"Curiosity killed the cat, but satisfaction brought it back" is a variation of a proverb, "curiosity killed the cat", that includes the rejoinder "but satisfaction brought it back." Although the original version was used to warn of the dangers of unnecessary investigation or experimentation, the addition of the rejoinder indicates that the risk would lead to resurrection because of the satisfaction felt after finding out. The resurrection element may be a reference to the multiple lives of a cat.
Curiosity killed the cat, but satisfaction brought it back Wikipedia
On 10 August 1905, the The Galveston Daily News newspaper (page 6) printed the following quotation without the word satisfaction:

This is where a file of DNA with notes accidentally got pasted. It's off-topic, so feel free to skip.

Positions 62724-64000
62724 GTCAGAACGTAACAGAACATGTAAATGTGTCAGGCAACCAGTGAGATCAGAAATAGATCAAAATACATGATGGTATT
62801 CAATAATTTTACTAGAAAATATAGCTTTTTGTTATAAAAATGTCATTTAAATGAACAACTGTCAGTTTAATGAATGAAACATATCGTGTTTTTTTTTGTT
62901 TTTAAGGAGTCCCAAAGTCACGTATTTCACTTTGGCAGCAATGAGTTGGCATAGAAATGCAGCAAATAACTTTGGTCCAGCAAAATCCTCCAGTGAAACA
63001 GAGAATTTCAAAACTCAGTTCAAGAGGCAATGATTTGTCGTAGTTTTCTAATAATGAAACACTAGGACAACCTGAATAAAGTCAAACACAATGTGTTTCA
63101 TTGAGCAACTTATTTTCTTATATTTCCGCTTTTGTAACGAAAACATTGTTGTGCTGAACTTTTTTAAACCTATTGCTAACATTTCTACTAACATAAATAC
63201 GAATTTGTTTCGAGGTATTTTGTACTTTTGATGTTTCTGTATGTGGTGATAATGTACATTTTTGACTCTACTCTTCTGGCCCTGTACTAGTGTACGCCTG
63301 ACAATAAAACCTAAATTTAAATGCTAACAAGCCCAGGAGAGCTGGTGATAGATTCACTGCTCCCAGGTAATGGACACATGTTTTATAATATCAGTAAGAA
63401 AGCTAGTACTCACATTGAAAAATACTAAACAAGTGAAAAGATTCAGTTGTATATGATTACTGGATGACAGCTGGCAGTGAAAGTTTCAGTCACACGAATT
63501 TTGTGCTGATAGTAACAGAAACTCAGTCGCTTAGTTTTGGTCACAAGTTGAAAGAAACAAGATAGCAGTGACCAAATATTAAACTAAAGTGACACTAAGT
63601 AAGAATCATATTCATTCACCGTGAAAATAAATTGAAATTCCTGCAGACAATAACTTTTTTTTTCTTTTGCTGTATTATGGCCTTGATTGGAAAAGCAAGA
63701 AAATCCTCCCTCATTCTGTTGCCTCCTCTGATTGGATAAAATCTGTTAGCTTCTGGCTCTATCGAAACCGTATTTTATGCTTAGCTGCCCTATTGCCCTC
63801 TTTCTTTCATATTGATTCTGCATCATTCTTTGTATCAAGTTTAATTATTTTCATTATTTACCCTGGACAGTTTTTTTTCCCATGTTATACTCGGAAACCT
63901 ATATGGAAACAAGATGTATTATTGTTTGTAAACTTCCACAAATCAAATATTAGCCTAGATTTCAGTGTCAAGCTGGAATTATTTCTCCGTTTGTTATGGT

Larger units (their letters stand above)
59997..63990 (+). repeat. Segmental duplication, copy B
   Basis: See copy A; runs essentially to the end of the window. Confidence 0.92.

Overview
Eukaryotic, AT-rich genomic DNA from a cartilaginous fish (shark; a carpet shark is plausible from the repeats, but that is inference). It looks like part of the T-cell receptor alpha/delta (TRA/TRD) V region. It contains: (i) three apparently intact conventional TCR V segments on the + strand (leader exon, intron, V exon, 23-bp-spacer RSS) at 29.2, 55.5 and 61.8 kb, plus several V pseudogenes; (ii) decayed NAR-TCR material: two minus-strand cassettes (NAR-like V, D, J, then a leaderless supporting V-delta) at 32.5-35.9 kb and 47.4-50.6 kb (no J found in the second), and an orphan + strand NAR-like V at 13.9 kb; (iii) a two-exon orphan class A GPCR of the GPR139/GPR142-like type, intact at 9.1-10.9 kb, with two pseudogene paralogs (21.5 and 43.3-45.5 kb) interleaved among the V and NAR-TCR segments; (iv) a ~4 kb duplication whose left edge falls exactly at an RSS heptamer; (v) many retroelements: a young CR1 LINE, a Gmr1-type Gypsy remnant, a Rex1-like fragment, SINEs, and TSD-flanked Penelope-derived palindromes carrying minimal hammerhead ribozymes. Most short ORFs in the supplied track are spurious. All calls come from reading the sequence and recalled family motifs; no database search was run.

Curiosity killed a cat; but it came back.
On 23 December 1912, the earliest known printed reference to this variation of the proverb is found in The Titusville Herald newspaper (page 6):
By 15 May 1924, the proverb appears to have been well known, as this quote from The Jewell Record newspaper (page 3) indicates:
Come May 19th and 21st and see this puzzle completed. As the saying goes "Curiosity killed a cat, satisfaction brought it back."
The album New Values (1979) by Iggy Pop contains the song "Curiosity" written by Iggy Pop and Scott Thurston. The song includes the following lines: